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Economic Inputs, Legal Outputs. The Role of Economists in Modern Antitrust. Wiley Series in Managerial Economics

  • ID: 2214532
  • Book
  • 190 Pages
  • John Wiley and Sons Ltd
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Modern antitrust, an outgrowth of industrial organization, has grown from a nineteenth–century American issue aimed at economic phenomena – but derived from mixed political and legal origins – to a more global concern. Highly publicized legal cases involving corporations such as Microsoft, General Electric, Eastman Kodak and Toys ′R′ Us have made us increasingly aware of how important and influential economists are in the area of modern antitrust law. Contributions in this book, by internationally–renowned authors, aim to increase the awareness and understanding of the work of economists in antitrust law. The contributions derive not just from academic analysis of industrial organization issues, but also from the authors′ work in dozens of antitrust legal proceedings on behalf of the government, private plaintiffs and private defendants. Topics covered include the role of economists in issues of antitrust liability, market power, market definition and, finally, the effect of economists on antitrust – and vice versa.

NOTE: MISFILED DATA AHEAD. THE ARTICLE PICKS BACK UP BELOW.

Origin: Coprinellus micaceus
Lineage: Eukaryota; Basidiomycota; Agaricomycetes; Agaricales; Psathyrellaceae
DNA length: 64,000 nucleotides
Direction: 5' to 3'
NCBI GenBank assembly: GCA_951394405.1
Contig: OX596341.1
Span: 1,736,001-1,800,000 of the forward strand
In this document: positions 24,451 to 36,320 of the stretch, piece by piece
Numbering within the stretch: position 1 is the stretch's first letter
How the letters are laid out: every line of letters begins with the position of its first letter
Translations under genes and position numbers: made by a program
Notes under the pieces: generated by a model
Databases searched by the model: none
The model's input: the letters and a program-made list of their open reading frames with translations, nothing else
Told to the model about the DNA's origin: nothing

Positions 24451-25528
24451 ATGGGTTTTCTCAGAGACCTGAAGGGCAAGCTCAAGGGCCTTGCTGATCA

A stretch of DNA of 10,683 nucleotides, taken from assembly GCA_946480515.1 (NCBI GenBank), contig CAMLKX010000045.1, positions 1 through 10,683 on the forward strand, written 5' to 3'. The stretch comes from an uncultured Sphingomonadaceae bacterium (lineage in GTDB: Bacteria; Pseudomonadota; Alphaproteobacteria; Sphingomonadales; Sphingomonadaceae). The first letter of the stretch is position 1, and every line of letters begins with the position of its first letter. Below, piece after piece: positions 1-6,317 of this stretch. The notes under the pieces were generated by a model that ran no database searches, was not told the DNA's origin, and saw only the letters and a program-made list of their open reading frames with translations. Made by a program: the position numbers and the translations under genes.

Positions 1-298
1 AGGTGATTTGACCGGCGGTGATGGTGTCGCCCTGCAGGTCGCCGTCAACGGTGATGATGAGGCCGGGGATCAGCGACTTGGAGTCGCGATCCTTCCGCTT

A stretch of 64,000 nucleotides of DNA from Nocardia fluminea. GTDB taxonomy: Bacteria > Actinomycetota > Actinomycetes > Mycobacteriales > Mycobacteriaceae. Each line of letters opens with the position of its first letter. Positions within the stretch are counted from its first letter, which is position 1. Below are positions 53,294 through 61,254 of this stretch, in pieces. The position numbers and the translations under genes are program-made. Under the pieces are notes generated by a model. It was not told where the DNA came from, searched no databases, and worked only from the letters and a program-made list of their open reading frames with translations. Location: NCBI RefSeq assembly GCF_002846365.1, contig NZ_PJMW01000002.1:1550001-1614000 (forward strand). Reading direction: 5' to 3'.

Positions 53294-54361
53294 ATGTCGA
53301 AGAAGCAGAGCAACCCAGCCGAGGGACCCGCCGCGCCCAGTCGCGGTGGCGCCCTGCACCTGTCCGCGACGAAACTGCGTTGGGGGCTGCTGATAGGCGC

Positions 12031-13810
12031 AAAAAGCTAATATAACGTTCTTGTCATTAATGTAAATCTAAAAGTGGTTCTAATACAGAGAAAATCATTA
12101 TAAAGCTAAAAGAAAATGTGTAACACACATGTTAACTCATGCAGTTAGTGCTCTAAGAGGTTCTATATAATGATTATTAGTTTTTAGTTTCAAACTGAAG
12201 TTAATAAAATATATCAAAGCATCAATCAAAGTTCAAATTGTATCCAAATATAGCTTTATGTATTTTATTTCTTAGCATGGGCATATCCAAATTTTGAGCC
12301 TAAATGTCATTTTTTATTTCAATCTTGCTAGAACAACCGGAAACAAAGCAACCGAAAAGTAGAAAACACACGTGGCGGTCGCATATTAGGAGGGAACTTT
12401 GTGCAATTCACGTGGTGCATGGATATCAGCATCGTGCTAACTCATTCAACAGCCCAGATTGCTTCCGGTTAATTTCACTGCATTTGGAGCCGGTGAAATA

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Introduction: The Demand for and Supply of Economics in Modern Antitrust (F. McChesney).

The Causes and Consequences of the Aluminum MOU (R. Higgins, et al.).

Identifying Contracts, Combinations and Conspiracies in Restraint of Trade (A. Dick).

Distinguishing Participants from Nonparticipants in a Price–fixing Conspiracy: Liability and Damages (R. Blair & R. Romano).

Durable Goods, Maintenance, and Tying Arrangements (W. Shughart).

Market Power in Aftermarkets (B. Klein).

The Role of Economics in Defining Antitrust Injury and Standing (R. Blair & W. Page).

Breakfast at the Federal Trade Commission (W. Shughart, et al.).

Econometric Market Delineation (D. Scheffman & P. Spiller).

The Nuts and Bolts of Antitrust Analysis: Some Thoughts on How to Develop the Facts (D. Kaplan).

Market Share and Market Power in Merger and Monopolization Cases (D. Cameron & M. Glick).

Measuring Market Power When the Firm has Power in the Input and Output Markets (K. Hylton & M. Lasser).

The Demsetz Postulate and the Welfare Effects of Mergers in Differentiated Products Industries (L. Froeb, et al.).

Monopoly and the Problem of the Economists (W. Shughart).
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Fred McChesney
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